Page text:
House leadership receives draft of proposed federal constitution

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Metro Manila (CNN Philippines, July 11) — The Consultative Committee (ConCom) tasked to review the Constitution on Wednesday submitted to House Speaker Pantaleon Alvarez the draft of the proposed charter that allows for a shift to a federal form of government.

House leaders said they will study the draft constitution, stressing that they are taking it as a recommendation.

"[They know it's] just recommendatory. They are only advisory and I hope we can make that very clear to the public," House Majority Leader Rudy Fariñas said.

President Rodrigo Duterte created the 22-member ConCom to review the 1987 Constitution and come up with proposals to implement the shift to federalism. 

The House leadership admits the ConCom's draft will carry weight once it is endorsed by the President. However,  Alvarez said is still up to congress to decide on what the new constitution will contain.

Alvarez said contentious topics need to be discussed, including the President's wish to step down from his post once the proposed federal charter is passed. This will make way for the public to elect a new President who will oversee the country's transition to a federal form of government.

"Pag-uusapan pa namin yan kasi (We will talk about that because) remember the president has a contract with the Filipino people for six years," Alvarez said.

He said he personally prefers that Duterte complete his six-year term.

The ConCom has yet to revise the transitory provisions in the draft it submitted to the House. It is set to finalize the draft on Wednesday as it agreed to revise the transitory provisions to comply with the President's request for another leader to be elected instead.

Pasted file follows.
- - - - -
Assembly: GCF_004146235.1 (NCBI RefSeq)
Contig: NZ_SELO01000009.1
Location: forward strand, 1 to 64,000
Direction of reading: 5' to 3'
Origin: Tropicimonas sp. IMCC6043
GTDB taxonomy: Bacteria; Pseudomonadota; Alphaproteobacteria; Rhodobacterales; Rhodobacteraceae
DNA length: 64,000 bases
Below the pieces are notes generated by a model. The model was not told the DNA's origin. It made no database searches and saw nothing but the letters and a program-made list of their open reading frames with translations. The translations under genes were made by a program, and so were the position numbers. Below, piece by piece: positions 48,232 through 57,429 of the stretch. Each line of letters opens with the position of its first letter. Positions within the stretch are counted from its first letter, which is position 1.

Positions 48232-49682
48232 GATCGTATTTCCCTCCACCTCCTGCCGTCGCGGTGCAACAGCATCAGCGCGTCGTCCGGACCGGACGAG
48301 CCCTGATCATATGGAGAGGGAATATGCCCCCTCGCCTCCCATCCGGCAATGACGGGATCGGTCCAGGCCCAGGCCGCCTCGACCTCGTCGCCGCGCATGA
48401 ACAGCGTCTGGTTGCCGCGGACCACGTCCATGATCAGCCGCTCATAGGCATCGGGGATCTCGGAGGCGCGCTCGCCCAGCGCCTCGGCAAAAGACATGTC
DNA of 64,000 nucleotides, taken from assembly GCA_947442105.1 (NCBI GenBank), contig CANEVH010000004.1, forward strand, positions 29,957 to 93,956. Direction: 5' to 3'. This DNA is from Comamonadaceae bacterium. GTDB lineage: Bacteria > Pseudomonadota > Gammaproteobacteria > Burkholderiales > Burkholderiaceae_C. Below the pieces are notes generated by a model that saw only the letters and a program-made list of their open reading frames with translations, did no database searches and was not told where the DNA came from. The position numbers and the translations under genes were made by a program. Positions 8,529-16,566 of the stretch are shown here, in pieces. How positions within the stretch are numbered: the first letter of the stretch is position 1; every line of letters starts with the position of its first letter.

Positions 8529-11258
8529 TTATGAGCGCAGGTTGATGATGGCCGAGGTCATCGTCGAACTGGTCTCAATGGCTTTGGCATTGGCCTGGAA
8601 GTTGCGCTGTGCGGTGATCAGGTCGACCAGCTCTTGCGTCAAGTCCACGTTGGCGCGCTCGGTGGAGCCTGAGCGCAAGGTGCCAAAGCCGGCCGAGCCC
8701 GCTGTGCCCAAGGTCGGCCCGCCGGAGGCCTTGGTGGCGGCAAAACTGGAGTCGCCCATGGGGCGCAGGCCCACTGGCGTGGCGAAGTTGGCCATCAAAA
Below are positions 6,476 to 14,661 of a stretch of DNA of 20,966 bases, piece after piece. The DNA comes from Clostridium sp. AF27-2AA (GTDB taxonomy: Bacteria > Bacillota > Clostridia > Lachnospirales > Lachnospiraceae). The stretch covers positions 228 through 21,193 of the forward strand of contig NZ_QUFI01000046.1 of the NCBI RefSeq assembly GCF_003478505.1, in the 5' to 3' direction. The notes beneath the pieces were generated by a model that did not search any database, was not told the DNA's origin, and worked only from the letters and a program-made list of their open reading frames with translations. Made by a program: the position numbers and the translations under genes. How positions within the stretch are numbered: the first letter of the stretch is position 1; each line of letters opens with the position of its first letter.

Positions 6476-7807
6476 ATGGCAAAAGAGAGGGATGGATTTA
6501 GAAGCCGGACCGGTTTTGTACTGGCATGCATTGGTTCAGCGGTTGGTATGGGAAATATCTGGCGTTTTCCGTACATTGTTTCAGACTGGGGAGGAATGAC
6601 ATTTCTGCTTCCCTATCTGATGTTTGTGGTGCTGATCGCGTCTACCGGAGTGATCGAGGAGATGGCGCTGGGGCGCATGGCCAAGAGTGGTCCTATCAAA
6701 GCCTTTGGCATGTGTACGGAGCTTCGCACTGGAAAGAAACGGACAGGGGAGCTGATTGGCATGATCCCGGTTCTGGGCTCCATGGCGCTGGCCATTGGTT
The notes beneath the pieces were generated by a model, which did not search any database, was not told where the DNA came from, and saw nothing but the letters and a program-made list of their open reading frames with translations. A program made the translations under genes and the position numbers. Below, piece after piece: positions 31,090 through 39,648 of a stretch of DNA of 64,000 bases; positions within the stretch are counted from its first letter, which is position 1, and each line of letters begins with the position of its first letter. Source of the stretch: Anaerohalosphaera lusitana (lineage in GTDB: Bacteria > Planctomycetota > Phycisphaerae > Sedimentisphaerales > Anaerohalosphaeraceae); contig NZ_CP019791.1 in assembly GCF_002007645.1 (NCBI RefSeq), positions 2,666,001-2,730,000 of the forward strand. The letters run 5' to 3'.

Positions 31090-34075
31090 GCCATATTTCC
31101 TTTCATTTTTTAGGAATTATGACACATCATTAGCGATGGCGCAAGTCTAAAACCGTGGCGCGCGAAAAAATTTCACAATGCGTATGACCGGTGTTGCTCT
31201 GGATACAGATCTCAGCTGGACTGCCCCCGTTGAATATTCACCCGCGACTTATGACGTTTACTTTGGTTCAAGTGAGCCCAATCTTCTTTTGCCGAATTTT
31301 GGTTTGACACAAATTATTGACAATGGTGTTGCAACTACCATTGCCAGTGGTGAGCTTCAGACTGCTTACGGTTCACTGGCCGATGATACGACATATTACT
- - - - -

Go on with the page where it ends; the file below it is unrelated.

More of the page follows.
Duterte in effect wants the ConCom to amend Section 1, Article XXII of the proposed charter, which states the sitting President will chair the Federal Transition Commission which must complete its mandate of transition by June 30, 2022.

With or without Senate

Alvarez said the House of Representatives will push through with revising the Constitution even without the Senate's participation.

The House of Representatives already approved a resolution that will convene Congress as a constituent assembly, but the Senate has yet to pass theirs. As of now, a resolution calling for Congress to convene into a constituent assembly is still pending at the Senate committee level.

The Senate has yet to decide on pertinent issues: Whether there is a need to amend the Constitution, and if so, whether it will be done by a constitutional convention or a constituent assembly.

In a constituent assembly, members of the House of Representatives and the Senate shall convene and decide on constitutional amendments themselves. A constitutional convention, meanwhile, requires nationwide elections to select delegates who will draft the constitutional amendments.

The 1987 Constitution states that any amendment to or revision of the Constitution may be proposed by Congress upon a vote of three-fourths of all its members.

All 23 senators have said they wanted to make their vote count in a separate voting, and not be irrelevant in a joint voting with 294 representatives.

A point of contention if Congress opts for a constituent assembly is whether the House and Senate will vote jointly or separately on the proposed revisions.

Senate President Tito Sotto earlier said charter change is not a priority of the Senate.

The shift to a federal form of government was among Duterte's campaign promises, saying it would pave the way for more equitable distribution of wealth and political power and bring peace in Mindanao.